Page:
Octubre fue un mes prolífico en triunfos para los Pérez Companc. La familia de millonarios y propietarios de la colección de autos más importante de la Argentina se quedaron con el premio mayor de Autoclásica 2023 (ver nota) y Jorge Pérez Companc ganó el Badawi Trail, que el rally de autos históricos más exclusivo de Arabia Saudita.

El empresario vitivinícola, ex piloto de rally e hijo mayor de "Goyo" y "Munchi" logró el triunfo al volante de un Chevrolet Master Coupe (una clásica "cupecita" como la que corría los Grandes Premios del ACA), en compañía de su navegante histórico: José María Volta.

El Badawi Trail fue una prueba de resistencia para vehículos clásicos, que recorrió 7.500 kilómetros a lo largo de 17 días y por cuatro países de Medio Oriente, incluyendo el cruce completo de Arabia Saudita. En términos de caminos y exigencias estuvo a la altura de un Rally Dakar, aunque se trata de una prueba reservadas para vehículos históricos.

A diferencia del Dakar, al final de cada jornada los participantes fueron recibidos en hoteles de cinco (y hasta seis estrellas), con fiestas de agasajo al nivel de los participantes. Los momentos de relax al finalizar cada etapa incluyeron la visita a algunas de las mejores colecciones de autos de Medio Oriente (ver videos y galería de fotos acá abajo).

Jorge Pérez Companc declaró al bajarse del podio: "Fue un rally realmente difícil. Jose hizo un trabajo brillante con la navegación. El auto se comportó de manera grandiosa. Tuvimos muchos problemas con la temperatura y la caja de cambios, pero por suerte pudimos resolverlos. Aún no podemos creer que hayamos ganado".

El Badawi Trail combinó tramos cronometrados de regularidad con algunas pruebas especiales de velocidad, donde la exigencia se repartió en función del año y la cilindrada de cada vehículo.

Hay más información sobre el Badawi Trail en la galería de fotos, los videos y el comunicado de prensa, acá abajo.

Galería: Badawi Rally 2023 - Jorge Pérez Companc

VIDEO: Historia del Badawi Rally

VIDEO: Resumen del Badawi Rally 2023

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First ever Badawi Trail to the Last Oasis breaks new ground in Middle East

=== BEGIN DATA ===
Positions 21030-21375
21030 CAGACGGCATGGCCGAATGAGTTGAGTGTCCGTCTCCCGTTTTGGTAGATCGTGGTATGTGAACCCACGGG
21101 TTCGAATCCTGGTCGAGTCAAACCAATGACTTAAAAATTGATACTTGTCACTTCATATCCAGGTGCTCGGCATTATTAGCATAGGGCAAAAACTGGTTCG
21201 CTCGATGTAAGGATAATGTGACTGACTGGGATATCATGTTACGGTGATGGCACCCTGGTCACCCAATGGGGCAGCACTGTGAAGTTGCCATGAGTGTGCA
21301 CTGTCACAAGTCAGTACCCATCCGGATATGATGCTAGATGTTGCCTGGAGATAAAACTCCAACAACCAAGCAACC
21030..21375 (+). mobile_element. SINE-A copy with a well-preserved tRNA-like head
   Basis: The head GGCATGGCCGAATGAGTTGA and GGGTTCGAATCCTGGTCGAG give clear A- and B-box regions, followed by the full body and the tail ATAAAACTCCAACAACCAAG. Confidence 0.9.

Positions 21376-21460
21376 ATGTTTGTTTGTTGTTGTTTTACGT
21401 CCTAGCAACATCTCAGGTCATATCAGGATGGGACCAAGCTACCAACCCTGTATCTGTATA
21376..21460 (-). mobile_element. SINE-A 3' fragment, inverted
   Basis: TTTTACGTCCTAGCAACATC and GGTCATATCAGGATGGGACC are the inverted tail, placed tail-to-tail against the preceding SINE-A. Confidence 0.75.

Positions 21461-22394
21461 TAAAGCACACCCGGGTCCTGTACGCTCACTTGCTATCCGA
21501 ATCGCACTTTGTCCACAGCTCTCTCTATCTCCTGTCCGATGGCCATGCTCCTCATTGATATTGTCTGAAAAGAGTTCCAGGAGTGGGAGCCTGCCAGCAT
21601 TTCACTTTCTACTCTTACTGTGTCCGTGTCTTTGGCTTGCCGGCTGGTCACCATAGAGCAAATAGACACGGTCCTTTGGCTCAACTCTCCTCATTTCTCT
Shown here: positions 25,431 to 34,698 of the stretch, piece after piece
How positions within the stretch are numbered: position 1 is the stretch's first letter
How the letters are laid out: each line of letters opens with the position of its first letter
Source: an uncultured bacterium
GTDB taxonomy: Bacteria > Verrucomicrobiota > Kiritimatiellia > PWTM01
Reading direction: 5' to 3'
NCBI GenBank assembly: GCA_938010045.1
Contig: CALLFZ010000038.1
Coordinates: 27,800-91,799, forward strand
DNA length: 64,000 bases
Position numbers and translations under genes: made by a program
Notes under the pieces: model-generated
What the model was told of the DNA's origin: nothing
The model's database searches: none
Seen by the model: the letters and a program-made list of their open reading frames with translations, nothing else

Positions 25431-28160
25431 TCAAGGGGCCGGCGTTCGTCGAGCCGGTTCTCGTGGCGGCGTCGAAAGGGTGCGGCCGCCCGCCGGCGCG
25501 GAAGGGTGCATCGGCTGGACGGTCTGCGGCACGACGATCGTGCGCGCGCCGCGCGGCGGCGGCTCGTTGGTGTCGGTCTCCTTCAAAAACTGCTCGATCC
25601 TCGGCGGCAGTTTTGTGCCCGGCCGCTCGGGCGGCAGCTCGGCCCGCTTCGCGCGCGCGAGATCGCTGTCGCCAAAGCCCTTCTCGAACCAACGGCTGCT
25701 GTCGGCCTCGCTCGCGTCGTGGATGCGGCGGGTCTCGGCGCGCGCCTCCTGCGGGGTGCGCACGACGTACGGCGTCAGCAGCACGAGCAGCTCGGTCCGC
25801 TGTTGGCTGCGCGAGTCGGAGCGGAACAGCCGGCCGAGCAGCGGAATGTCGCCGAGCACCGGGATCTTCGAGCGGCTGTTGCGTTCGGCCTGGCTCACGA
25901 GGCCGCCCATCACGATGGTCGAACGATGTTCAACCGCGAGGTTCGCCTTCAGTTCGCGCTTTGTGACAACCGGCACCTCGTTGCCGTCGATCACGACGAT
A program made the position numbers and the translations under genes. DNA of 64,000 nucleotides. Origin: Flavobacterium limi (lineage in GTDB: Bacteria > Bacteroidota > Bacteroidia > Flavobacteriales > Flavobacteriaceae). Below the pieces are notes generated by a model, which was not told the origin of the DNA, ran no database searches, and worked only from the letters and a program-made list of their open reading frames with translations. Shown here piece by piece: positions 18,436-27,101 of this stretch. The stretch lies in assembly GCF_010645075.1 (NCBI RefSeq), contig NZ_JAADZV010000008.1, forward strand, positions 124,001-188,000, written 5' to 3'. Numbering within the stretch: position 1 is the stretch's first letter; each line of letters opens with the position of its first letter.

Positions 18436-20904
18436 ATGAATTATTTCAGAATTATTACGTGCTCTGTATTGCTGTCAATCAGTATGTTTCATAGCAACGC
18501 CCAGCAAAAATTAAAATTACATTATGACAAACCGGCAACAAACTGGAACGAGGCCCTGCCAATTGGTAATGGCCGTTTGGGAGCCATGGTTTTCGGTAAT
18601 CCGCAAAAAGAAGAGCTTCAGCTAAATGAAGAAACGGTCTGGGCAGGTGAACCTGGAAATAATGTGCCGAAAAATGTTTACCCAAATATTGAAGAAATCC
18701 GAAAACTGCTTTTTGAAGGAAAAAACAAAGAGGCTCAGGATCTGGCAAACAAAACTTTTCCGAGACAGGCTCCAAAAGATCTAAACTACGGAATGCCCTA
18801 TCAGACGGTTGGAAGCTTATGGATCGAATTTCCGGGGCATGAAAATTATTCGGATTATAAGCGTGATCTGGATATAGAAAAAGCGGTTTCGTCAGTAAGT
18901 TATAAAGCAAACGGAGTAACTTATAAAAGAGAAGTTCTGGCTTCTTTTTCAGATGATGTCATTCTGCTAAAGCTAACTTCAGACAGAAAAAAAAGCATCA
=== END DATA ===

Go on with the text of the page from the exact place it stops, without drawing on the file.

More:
The Badawi Trail to the Last Oasis has reached its final destination, the cosmopolitan city of Dubai, 7500km since the start in Aqaba, Jordan 17 days ago. In that time four countries have been crossed, 23 regularities contested, 10 desert time controls conquered and 1 test driven, as well as a couple of rotations of the Jeddah Corniche Grand Prix circuit. There have been temperatures of 45 degrees, sand, rocks and even thunderstorms to deal with and despite, or perhaps in spite of that, of the 45 cars that began this journey, 43 have made the finish here in Dubai.

It has been a tremendous adventure, one that has had ups and downs for everyone and in the end, there can only be one winner. But before we delve into that particular detail there is the final day of rallying to discuss, as this was no processional finish, but a proper day on the tools, with 400 clicks to churn over on the trip, as well as two regularities and a final desert time control section to finish the competition with a flurry.

The first regularity wasn’t distinguished by great scenery, but there was the classic ‘long-way-around’ a triangle trick to catch out the unwary. It was also completed under grey sky, with rain threatening as we moved away from the first reg and onto the next, the heavens opened and the roads, so unused to such a heavy downpour, had rivers of water running across them, white with the flotsam and jetsam deposited on them. A long climb up Jebel Jais was the scene for the second regularity, and here a Chevy Chase was ensuing, with Tommy Dreelan and George Barrack chasing Jorge Perez Companc up the mountainside, in the battle for first place. Tommy and George needed a miracle to catch the Argentines, but there was always hope with the leading car’s gearbox problems, as it deposited oil behind it making the way to the top slippery for the car in second spot. There would be no breakdown though and no huge error, meaning that the positions of the top three remained the same.